Creep constitutive equations for damaged materials.

*(English)*Zbl 0728.73026The thermodynamics is developed in Section II. In Section III we examine each mechanism of void growth and in Section IV we briefly discuss the process of void nucleation. The analyzes of these sections results in constitutive equations with a large number of state variables. This can be partially overcome by formulating the problem in terms of the distribution of damage in the material. In Section VI we examine the strain-softening mechanism.

Sections II through VI are concerned primarily with the basic structure of the constitutive equations. When the damage is in the form of voids we need to know the distribution of these voids within the body before being able to obtain the exact constitutive laws. Constitutive equations are presented in Section VII for two simple distributions of voids that result in zero and full constraint. In Section IX we analyze the experimental data available to us to make decisions of the structure of the material laws. In general the amount of information available is quite limited and we must be content with sets of equations that contain a limited number of state variables. The type and physical nature of the state variables that prove appropriate in a given situation can change as the type of loading (monotonic, nonproportional, cyclic) is changed.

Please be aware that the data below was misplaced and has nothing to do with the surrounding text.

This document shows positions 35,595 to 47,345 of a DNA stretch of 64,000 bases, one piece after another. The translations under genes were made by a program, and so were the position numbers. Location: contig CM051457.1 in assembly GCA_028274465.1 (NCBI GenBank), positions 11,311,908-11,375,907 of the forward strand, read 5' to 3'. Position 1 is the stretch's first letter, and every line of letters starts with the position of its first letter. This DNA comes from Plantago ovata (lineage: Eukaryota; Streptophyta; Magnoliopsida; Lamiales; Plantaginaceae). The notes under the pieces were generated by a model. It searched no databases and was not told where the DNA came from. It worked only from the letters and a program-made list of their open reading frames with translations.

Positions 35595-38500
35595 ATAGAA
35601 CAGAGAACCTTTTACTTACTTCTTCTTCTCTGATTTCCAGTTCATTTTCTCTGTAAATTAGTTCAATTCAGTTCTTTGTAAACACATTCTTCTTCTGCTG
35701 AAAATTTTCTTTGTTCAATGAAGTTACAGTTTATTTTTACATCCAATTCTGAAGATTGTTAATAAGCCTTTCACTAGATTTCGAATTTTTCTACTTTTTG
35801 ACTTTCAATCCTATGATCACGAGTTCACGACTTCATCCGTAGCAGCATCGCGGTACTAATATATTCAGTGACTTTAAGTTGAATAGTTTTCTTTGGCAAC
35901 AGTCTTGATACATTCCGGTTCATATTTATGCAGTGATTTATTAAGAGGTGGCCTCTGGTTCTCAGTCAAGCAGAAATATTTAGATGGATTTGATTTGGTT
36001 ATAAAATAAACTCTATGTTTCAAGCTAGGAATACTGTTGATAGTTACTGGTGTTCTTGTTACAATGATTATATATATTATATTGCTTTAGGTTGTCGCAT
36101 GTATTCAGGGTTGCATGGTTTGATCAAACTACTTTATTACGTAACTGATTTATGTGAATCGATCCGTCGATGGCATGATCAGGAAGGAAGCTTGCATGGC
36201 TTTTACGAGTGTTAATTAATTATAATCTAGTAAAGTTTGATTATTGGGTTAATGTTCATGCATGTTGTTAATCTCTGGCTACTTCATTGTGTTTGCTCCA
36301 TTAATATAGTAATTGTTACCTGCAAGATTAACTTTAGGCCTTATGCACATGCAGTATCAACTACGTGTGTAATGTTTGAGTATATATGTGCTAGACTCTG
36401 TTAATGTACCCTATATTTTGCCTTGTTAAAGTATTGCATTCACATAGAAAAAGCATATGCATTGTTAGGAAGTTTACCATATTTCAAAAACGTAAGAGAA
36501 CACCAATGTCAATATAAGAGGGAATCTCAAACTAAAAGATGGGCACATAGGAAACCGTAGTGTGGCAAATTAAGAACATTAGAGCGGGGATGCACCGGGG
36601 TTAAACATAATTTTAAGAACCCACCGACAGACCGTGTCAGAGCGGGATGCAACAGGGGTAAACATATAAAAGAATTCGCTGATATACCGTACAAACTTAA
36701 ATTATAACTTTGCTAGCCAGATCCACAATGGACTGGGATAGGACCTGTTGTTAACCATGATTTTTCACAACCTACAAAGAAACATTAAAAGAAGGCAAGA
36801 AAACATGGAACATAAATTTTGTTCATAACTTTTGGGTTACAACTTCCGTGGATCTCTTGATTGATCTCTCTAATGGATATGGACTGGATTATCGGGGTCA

The remainder of the paper is devoted to the application of the material models to structural problems. It is found that when the rate of increase of damage is mathematically separable in expressions for stress and of damage that it is possible to obtain upper bounds to the life of a component.

Sections II through VI are concerned primarily with the basic structure of the constitutive equations. When the damage is in the form of voids we need to know the distribution of these voids within the body before being able to obtain the exact constitutive laws. Constitutive equations are presented in Section VII for two simple distributions of voids that result in zero and full constraint. In Section IX we analyze the experimental data available to us to make decisions of the structure of the material laws. In general the amount of information available is quite limited and we must be content with sets of equations that contain a limited number of state variables. The type and physical nature of the state variables that prove appropriate in a given situation can change as the type of loading (monotonic, nonproportional, cyclic) is changed.

The remainder of the paper is devoted to the application of the material models to structural problems. It is found that when the rate of increase of damage is mathematically separable in expressions for stress and of damage that it is possible to obtain upper bounds to the life of a component.

##### MSC:

74C99 | Plastic materials, materials of stress-rate and internal-variable type |

74R99 | Fracture and damage |

74A20 | Theory of constitutive functions in solid mechanics |